Speeding Up Good Governance
The Globalist, USA
By Paul Martin
Leaders around the world are often blamed for taking too long to solve crucial problems. In response, Canada’s Prime Minister Paul Martin argues that he and his colleagues lack an efficient means to push through an international agenda. He suggests how to accelerate global decision-making.
The responsibility for good international governance falls ultimately upon the shoulders of the political leaders of the world’s sovereign governments.
But there is a real problem here. Many of today’s international organizations are not designed to facilitate the kinds of informal political debates that must occur between politicians.
In short, leaders cannot make the bold decisions required if international fora remain focused only on ratifying the product of bureaucratic negotiations. The most fruitful exchanges between leaders often take place in the corridors of great meetings — one on one, far removed from the actual agenda.
Get out of the box
Bureaucrats and diplomats can take an issue so far — and no further. Only political leaders can make the leap so often required to break an intellectual, emotional or historical impasse.
Born out of crisis
This means debating, exploring and searching for value-driven solutions that are inclusive rather than divisive, stabilizing rather than destructive, pragmatic rather than ideological.
How do we get there? An approach I believe to be worthwhile would be to look at the lessons learned from the Group of 20 finance ministers that was formed in the wake of the Asian financial crisis that began in 1997.
A new approach
We believe a similar approach among leaders could help crack some of the toughest issues facing the world. We need to get the right mix of countries in the same room, talking without a set script.
One issue at a time
I would suggest we should convene a select group of countries from North and South tackling just one issue — and see where that takes us.
It could be global terrorism or global public health. For instance, the United States, Canada and other G8 countries — working with the UN — have done much to develop a humane response to the AIDS crisis in Africa.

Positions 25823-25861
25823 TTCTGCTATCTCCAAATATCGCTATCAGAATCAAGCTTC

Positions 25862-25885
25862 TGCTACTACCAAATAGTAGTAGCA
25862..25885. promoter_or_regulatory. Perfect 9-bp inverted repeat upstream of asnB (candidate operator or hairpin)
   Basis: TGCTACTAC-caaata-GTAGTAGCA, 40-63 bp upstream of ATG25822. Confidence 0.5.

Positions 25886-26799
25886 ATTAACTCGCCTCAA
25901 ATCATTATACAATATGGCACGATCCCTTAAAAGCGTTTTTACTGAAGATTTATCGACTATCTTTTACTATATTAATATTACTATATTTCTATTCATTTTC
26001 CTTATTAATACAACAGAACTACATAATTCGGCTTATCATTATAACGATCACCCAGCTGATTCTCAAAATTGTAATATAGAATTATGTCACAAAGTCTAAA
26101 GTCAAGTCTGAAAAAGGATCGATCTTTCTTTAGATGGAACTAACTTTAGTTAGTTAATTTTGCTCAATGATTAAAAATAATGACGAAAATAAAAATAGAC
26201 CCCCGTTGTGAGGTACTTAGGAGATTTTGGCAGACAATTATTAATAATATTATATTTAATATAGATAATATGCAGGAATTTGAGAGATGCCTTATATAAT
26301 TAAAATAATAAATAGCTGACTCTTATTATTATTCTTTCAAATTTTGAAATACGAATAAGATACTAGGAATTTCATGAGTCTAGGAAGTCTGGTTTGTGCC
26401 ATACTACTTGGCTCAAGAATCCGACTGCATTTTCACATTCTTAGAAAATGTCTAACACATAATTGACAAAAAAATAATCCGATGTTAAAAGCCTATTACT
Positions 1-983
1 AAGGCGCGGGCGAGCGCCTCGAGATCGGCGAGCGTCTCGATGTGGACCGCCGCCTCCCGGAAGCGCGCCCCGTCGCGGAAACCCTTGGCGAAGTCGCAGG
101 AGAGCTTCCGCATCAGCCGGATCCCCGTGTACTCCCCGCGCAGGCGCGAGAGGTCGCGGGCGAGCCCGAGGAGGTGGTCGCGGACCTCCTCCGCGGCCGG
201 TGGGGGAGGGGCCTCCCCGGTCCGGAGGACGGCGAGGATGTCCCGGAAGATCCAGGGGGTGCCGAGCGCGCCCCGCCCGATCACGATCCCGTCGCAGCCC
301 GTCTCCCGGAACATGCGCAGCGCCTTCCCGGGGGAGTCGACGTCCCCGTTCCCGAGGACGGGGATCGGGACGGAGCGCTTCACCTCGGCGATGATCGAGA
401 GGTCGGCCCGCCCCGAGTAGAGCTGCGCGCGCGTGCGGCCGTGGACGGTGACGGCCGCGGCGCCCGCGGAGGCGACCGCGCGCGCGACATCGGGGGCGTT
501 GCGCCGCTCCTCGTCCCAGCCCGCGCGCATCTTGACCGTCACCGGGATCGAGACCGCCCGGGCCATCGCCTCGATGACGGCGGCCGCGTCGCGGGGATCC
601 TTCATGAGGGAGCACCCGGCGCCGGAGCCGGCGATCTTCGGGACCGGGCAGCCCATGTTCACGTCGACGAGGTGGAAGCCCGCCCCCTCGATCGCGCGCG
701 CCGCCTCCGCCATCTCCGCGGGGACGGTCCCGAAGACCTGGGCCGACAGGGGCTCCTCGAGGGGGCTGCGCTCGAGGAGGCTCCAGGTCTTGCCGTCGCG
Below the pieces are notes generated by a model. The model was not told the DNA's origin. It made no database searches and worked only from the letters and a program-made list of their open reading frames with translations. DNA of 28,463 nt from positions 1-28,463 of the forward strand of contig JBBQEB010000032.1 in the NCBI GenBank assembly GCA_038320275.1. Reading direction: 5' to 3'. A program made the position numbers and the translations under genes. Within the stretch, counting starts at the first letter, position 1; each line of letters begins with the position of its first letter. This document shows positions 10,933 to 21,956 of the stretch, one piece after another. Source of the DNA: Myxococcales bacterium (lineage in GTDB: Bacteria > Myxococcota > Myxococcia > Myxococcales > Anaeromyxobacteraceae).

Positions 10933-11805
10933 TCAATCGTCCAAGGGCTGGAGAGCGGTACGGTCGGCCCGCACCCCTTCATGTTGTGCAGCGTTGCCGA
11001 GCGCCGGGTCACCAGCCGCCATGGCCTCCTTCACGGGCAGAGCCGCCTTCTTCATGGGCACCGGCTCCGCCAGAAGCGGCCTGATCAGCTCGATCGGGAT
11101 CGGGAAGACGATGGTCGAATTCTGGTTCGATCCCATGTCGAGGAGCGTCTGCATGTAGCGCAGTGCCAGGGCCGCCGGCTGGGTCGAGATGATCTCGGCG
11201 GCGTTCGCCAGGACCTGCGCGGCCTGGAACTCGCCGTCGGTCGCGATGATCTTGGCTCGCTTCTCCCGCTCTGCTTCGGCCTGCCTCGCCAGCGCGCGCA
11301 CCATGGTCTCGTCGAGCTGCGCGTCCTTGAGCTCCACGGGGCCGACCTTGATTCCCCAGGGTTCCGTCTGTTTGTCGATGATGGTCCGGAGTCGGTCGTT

Getting there faster
But the need for cheap medicines goes beyond AIDS and beyond Africa.
Can we not find a balance between the clear need for the intellectual property rights that underwrite much of our medical research — and the equally clear need to help alleviate suffering among people who cannot afford the fruits of that research?
At the highest level
There are other issues a Leaders’ G-20 could deal with as well, such as rescuing the current round of multilateral trade negotiations, where the biggest stumbling block is agriculture. Agriculture is not simply a trade issue that will be decided solely on its economic merit.
In countries like France, Japan and the United States, it is first and foremost a political issue — one which only political leaders at the highest level can deal with.
Sending the right signals
This is a bad message to be sending, especially when we are trying — as a matter of the utmost importance to our security — to reassure countries that we care about their futures, that we want to extend the benefits of globalization to them and see them prosper.
What about intervention
But as we know, this is not always the case. What of those countries that are unwilling to take the first steps towards responsible national or global citizenship?
What do we do when their populations face humanitarian catastrophe? What do we do when people are confronted by a culture of hate or violence spawned by their own government, as occurred in Rwanda?
Under whose authority?
We in Canada find ourselves very much in agreement with Kofi Annan when he said: “Surely no legal principle, not even sovereignty, can ever shield crimes against humanity.”
Who’s on the victims’ side?
As Nobel Peace laureate Elie Wiesel has said: “Neutrality always
means coming down on the side of the victimizer — never on the side
of the victim.”
What is required is an open discussion about the need for intervention in situations that offend the most basic precepts of our common humanity.
Day by day, it becomes clearer that our long-term security requires the spread of freedom around the world: Freedom from oppression, freedom from corruption, freedom from hunger and ignorance and hopelessness.
This Globalist Document is adapted from a speech that Mr. Martin gave
at the Woodrow Wilson International Center for Scholars in Washington,
D.C. on April 29, 2004. For the full text of Mr. Martin's speech, click
Copyright © 2003 by The Globalist.
Copyright © 2003 by The Globalist.
© 2003 SARID, 675 Mass Avenue, Cambridge, MA 02139, USA